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March 11, 2010

How Finance, Sexual Wrongdoings Challenged One Church

A pastor's worst nightmare leads to a new beginning.

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My lawyer said, "Just follow my lead and answer the questions he asks, and everything will be okay." I clung to his advice as I entered the smartly decorated boardroom lined with towering bookshelves. The first thing I noticed was the videographer and stenographer setting up their equipment. Then the opposing counsel, who to me represented evil incarnate, walked into the room.

"Please state your full name for the record." His tone and mannerisms suggested this was strictly routine. For the others in the room, this was just another work day. They pushed buttons on the camera, they typed on the stenograph machine, they served coffee, they represented their clients—this was a 9-5 job for everyone in the room. Everyone, that is, except me.

I cleared my throat and said, "Ralph Webster Neighbour III."

"I am sure your lawyer has explained to you the deposition process, but let me explain it again for the record …"

There was that phrase again—"for the record." I thought: This is high stakes. The church's reputation and my future are on the line here! I also knew this deposition was just the beginning; we would walk at least another year through this legal maze.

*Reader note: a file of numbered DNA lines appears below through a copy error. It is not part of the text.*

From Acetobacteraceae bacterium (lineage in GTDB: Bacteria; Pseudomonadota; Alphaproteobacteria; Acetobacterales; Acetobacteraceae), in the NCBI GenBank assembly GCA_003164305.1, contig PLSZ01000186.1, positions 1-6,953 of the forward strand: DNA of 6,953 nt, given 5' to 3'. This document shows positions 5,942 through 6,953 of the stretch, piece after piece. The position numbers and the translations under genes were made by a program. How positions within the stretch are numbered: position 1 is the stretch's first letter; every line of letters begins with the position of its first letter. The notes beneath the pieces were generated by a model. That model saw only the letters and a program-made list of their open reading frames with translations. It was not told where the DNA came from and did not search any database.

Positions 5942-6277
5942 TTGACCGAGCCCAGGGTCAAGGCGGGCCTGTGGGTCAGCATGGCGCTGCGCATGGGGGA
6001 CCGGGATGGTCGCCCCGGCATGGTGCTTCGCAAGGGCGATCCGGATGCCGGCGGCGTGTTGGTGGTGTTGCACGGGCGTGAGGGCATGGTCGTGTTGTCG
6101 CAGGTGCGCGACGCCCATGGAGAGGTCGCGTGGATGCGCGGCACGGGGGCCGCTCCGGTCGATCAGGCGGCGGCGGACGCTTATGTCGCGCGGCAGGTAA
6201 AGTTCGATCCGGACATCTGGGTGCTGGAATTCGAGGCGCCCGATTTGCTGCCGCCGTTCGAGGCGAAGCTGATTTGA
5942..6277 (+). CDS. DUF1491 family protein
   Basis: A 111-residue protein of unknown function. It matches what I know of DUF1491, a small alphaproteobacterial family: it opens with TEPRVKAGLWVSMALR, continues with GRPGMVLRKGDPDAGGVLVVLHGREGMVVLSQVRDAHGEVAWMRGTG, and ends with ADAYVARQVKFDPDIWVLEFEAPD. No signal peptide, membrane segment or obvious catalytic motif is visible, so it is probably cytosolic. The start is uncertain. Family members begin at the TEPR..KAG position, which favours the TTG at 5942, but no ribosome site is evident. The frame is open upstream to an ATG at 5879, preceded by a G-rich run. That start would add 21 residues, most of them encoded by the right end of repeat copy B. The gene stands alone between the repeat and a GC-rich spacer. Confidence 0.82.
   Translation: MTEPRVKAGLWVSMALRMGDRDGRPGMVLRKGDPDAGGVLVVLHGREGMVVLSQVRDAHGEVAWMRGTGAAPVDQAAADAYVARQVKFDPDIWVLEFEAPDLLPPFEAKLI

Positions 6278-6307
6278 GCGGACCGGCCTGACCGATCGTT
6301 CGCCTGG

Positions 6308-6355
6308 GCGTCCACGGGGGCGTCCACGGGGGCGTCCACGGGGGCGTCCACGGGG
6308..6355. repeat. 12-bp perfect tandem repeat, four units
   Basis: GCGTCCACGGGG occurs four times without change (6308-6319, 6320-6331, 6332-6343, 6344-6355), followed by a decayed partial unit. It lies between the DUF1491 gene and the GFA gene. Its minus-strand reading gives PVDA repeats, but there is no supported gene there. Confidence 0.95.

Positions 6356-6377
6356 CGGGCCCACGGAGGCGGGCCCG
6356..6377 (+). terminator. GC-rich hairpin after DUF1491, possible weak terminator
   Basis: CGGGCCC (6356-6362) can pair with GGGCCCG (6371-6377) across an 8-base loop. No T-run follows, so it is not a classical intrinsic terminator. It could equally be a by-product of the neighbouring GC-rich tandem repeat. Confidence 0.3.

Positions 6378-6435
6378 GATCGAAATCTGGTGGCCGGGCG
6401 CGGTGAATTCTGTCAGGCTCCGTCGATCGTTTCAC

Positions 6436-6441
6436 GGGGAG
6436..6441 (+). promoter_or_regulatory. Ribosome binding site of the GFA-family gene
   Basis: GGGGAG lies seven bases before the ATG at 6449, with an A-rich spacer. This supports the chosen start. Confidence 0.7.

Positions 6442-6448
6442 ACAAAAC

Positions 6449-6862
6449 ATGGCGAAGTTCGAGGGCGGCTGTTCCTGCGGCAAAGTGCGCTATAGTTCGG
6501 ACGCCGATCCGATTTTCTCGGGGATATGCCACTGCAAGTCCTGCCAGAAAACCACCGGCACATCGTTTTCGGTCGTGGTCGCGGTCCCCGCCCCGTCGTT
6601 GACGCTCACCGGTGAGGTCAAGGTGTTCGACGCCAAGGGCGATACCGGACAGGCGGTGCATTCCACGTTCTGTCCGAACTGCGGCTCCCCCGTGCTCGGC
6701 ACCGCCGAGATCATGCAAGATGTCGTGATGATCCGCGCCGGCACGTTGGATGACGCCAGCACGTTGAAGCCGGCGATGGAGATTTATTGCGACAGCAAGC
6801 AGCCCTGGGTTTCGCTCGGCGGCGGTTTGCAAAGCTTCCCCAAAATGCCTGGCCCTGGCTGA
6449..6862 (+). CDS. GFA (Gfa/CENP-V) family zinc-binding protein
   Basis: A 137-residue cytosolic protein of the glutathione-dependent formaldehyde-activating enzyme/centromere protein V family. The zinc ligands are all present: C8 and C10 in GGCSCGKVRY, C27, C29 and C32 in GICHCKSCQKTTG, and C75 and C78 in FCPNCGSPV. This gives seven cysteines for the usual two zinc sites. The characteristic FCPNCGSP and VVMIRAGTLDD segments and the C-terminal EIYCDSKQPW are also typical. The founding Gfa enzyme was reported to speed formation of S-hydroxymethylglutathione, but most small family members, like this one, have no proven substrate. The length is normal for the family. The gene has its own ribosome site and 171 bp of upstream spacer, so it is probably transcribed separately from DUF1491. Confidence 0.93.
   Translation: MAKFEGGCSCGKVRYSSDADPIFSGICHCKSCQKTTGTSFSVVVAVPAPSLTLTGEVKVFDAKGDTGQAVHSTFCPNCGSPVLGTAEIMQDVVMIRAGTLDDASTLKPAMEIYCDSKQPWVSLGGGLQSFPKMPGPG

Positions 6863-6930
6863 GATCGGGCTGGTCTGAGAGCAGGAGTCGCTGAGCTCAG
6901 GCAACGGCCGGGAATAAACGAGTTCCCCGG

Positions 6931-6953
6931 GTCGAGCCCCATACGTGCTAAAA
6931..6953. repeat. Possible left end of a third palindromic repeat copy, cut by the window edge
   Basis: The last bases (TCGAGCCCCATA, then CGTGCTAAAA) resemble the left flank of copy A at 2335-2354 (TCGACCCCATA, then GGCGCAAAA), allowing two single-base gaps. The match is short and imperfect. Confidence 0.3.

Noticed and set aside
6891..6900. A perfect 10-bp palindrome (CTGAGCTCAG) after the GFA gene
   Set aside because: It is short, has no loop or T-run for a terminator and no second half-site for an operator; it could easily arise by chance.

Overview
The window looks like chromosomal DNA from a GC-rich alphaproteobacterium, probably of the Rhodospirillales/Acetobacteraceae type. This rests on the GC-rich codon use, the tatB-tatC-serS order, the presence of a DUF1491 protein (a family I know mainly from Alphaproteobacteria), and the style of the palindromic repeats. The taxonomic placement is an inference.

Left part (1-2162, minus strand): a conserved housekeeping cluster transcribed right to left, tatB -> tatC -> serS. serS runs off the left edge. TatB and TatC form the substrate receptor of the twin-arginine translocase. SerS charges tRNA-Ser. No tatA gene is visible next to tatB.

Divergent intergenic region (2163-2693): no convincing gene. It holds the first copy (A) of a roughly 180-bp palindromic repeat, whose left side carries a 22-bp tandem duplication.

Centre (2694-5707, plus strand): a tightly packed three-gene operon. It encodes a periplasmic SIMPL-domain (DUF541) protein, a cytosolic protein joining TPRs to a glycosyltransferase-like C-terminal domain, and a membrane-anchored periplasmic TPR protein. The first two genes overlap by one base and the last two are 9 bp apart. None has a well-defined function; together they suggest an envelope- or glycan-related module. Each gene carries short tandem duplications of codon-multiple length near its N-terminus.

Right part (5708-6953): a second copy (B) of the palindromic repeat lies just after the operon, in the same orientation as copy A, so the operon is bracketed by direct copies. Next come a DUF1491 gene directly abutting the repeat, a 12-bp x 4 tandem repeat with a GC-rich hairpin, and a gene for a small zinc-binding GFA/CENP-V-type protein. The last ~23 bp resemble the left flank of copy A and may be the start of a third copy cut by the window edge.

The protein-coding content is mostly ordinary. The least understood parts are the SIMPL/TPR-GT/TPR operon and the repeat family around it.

I couldn't believe this was happening to me—a seventh generation pastor. But here I was, giving a deposition in a sexual misconduct lawsuit. This was not what I signed up for!

This article first appeared in Leadership journal. The full version is available at LeadershipJournal.net. For additional resources on embezzlement and sexual misconduct issues for churches, please visit:

- Secure Your Church Finances
- The Essential Guide to Church Finances
- Sexual Harassment in Your Church
- Boundaries for Healthy Church Relationships
- Child Sexual Abuse Response Plan
- Safe Mentoring Relationships
- Reducing the Risk, a child abuse prevention training program for church leaders.

Related Tags: child abuse, church building, community, embezzlement, finance, firing, leadership, liability, Media, public relations, risk, safety, security, sex offender, sexual harassment, sexual misconduct, staff

Comments

Maybe it's just me, but the following paragraph strikes me as emblematic of the problem a lot of evangelical churches have in blindly adopting a commericial/marketing model for growth:

Step one was to "staff for growth." My first hire was a high-octane organizational genius. He had a knack for identifying a trend, programming to it, and rolling out events for our target group. He did an amazing job.

Impossible to say if this approach contributed to the problems with staff that were encountered later on, but it seems to me at least a possibility. Did Jesus perhaps get lost in all the trend analysis, programming, target groups and organizational genius?

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